Earlier this week Army chief of staff Gen. Ray Odierno addressed what impact further budget cuts could have on the Armed Forces, and on Wednesday, Defense Secretary Chuck Hagel weighed in on the subject. Hagel outlined a number of changes ranging from historic low troop levels to the potential for eliminating some fighter jet squadrons. This marked the first time Hagel has provided specific details on how the military may change should sequester-related cuts continue, Military Times reports.
No official changes
Although Hagel laid out some cutbacks the Pentagon will have to make, he assured reporters that no official decisions have been made. Still, some of the cuts may be significant. For instance, military pay and benefits could see substantial changes, including reduced housing allowances and smaller cost-of-living adjustments for troops stationed overseas. Despite the unwelcome budget cuts, Hagel said he may not have any choice.
"Many will object to these ideas – and I want to be clear that we are not announcing any compensation changes today," Hagel told the press. "But a sequester-level scenario would compel us to consider these changes because there would be no realistic alternative that did not pose unacceptable risk to national security."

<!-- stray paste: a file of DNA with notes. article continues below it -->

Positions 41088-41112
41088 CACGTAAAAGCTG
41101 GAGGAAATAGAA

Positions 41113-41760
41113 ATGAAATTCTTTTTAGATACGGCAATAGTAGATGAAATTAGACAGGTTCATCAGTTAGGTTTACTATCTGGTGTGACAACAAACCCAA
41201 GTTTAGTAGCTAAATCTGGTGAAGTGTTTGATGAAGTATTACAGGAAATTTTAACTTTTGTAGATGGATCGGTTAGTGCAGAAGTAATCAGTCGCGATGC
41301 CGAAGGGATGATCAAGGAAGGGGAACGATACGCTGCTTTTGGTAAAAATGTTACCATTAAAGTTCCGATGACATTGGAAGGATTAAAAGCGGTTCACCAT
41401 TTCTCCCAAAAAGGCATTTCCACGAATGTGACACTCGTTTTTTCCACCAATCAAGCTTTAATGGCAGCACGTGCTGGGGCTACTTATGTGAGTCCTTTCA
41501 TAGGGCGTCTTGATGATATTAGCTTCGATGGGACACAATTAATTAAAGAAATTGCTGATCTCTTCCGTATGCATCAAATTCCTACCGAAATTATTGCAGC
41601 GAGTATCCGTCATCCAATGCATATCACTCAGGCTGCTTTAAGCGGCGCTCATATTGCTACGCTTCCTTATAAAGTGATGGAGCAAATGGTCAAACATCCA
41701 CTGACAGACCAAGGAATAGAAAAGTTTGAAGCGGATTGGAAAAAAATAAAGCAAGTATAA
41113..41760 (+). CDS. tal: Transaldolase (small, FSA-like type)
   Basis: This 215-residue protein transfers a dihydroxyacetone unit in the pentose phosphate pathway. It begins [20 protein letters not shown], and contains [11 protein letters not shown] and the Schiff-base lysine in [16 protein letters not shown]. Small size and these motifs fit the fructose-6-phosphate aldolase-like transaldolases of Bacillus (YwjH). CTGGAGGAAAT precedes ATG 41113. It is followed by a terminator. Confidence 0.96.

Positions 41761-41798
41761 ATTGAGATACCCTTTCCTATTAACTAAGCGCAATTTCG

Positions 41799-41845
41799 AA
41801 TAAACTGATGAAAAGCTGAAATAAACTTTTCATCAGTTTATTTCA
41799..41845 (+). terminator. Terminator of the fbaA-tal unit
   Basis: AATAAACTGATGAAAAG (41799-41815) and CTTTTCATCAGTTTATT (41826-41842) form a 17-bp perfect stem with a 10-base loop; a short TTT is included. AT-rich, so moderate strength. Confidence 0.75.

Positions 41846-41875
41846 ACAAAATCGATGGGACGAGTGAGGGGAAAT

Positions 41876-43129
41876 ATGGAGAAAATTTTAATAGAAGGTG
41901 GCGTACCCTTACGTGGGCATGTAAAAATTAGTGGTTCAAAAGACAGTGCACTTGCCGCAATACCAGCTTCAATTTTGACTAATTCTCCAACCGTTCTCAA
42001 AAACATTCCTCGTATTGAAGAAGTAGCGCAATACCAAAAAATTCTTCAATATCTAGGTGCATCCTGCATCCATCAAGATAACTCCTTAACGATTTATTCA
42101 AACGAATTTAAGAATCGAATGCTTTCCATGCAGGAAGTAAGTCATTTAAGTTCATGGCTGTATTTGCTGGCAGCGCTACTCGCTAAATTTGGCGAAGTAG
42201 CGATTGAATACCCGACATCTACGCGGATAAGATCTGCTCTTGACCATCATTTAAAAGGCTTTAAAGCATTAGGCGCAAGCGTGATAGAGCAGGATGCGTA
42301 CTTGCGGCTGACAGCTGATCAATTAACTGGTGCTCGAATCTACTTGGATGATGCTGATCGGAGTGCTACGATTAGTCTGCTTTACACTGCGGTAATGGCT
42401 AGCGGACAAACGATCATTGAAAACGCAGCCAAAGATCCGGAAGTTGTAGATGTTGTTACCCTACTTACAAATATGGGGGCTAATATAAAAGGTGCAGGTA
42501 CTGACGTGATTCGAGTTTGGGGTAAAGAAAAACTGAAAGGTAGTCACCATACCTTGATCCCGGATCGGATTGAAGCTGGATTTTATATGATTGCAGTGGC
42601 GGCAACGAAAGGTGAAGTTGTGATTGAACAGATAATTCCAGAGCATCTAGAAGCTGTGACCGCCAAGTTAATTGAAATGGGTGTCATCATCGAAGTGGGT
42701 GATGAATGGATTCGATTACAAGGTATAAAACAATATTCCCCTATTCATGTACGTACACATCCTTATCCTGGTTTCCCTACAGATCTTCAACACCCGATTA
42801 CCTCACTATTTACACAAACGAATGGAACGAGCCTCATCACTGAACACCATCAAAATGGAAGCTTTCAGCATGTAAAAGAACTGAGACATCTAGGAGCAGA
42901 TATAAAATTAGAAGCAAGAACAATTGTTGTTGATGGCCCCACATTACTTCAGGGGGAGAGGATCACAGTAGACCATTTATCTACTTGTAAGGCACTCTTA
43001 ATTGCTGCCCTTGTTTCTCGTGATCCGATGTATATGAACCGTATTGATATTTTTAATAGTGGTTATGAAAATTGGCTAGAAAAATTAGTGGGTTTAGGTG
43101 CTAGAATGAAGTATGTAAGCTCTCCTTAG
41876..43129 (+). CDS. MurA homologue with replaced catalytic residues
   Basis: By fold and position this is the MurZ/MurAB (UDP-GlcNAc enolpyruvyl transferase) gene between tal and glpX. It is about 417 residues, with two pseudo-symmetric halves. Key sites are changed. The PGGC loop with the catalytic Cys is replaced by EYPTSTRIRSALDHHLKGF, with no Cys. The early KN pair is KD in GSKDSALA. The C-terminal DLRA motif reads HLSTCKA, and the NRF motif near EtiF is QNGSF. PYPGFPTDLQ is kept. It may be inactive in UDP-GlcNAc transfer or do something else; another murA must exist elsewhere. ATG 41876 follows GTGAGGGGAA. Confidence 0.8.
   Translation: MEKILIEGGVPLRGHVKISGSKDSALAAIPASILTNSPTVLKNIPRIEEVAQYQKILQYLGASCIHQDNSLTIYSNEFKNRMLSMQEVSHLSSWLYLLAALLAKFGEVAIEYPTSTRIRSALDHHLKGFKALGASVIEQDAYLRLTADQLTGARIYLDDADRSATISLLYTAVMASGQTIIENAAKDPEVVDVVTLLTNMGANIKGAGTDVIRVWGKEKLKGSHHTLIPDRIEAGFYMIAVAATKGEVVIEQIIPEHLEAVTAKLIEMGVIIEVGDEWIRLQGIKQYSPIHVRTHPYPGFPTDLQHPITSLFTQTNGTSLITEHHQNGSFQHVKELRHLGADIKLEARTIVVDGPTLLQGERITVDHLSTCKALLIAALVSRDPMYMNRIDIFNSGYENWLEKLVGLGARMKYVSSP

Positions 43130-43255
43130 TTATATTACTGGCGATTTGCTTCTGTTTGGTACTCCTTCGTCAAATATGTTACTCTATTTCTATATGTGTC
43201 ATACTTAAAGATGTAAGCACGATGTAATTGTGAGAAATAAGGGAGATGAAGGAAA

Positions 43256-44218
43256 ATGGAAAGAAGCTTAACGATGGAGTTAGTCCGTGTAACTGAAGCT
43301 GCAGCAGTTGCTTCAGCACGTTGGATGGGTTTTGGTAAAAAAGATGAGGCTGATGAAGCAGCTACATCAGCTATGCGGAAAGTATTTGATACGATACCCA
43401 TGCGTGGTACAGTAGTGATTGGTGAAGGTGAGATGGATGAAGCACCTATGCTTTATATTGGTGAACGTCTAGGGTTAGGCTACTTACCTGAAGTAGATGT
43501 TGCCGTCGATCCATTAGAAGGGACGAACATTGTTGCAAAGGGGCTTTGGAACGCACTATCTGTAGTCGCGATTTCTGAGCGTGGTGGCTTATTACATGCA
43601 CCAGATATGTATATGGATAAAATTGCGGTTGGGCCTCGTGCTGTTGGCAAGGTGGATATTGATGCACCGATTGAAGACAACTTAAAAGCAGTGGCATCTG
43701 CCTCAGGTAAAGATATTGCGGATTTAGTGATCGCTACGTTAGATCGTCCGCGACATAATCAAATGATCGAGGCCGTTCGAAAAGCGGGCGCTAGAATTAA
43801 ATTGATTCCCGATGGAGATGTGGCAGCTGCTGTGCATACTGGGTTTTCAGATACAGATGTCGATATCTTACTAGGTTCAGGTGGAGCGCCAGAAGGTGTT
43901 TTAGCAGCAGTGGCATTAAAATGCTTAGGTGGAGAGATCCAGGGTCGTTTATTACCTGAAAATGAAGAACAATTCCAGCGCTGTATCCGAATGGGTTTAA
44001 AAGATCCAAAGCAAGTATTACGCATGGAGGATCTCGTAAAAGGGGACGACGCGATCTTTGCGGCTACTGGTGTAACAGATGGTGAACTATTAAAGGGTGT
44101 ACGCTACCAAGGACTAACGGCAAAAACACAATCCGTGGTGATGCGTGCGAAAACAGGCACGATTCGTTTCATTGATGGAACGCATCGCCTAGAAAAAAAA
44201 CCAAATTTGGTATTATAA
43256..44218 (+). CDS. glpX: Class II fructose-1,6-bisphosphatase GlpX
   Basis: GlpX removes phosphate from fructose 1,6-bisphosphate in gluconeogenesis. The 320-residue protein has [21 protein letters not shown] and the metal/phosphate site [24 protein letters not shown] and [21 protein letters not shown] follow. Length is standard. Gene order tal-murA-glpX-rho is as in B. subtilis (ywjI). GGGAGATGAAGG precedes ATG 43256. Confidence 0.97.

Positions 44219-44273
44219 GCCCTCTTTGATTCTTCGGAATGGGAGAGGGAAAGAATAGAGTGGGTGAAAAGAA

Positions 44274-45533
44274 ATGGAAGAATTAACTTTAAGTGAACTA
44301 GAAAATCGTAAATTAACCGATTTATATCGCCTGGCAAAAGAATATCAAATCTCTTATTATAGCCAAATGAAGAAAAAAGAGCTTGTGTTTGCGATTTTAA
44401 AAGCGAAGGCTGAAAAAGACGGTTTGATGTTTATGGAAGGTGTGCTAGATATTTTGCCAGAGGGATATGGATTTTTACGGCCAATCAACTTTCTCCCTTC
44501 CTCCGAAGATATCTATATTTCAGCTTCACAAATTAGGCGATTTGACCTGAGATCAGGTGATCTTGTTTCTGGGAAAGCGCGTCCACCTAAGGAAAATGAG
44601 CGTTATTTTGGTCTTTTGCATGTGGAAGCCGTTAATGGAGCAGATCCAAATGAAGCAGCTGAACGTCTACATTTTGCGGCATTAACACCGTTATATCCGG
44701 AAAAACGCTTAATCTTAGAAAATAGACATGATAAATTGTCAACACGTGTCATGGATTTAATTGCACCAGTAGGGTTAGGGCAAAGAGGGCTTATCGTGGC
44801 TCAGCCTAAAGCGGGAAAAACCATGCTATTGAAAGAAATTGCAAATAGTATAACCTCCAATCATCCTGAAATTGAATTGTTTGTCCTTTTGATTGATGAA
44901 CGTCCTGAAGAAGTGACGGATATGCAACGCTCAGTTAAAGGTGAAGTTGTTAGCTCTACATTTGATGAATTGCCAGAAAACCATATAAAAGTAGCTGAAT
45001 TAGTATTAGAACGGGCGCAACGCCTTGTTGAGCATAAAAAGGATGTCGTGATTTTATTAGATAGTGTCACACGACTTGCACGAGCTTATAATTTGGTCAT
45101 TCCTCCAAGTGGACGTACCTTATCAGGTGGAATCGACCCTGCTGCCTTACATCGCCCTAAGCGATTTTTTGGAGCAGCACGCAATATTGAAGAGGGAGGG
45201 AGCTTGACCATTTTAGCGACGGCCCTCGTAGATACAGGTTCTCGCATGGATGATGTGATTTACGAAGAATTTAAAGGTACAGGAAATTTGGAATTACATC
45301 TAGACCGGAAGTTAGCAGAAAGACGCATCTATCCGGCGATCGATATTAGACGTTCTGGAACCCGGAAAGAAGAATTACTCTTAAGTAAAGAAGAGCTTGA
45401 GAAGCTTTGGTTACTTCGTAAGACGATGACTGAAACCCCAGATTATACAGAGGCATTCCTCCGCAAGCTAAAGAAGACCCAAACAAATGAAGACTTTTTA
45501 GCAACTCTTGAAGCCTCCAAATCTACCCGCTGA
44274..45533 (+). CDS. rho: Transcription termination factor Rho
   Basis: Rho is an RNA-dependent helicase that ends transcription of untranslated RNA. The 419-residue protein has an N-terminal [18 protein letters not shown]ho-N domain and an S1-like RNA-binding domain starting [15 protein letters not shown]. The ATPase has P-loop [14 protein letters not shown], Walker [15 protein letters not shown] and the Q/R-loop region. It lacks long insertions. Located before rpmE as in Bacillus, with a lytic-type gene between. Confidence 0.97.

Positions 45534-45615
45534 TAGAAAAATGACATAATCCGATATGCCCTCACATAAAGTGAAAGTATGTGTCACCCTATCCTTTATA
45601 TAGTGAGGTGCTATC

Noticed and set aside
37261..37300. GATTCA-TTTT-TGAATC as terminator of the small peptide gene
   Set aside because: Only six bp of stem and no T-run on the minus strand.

Preparedness will take hit
One of the most significant problems facing Pentagon should the $500 billion in cuts continue is what they could mean for readiness. Having to cut troops would bring the Armed Forces back to levels it hasn't seen since the 1940s, according to The Associated Press. Additionally, Hagel warned that losing Navy carrier strike groups and grounding some Air Force squadrons could hamstring the military's ability to respond internationally.
Chance for relief
These cuts are not inevitable, and legislators are reportedly working on a plan to help the Pentagon, and other government agencies, avoid them for the time being. On Wednesday, lawmakers signaled they were open to a temporary one-year plan to avoid sequestration, according to The Huffington Post.
"Obviously our preference is to find an agreement to replace the whole thing, but given the current refusal by Republicans to negotiate, it is more likely that we would try and negotiate a shorter term replacement for the sequester," Rep. Chris Van Hollen told the news source.
This wouldn't be the first time Congress has passed a temporary solution. In 2012, they crafted a short-term bill that allowed them several extra months to work on combating the deficit.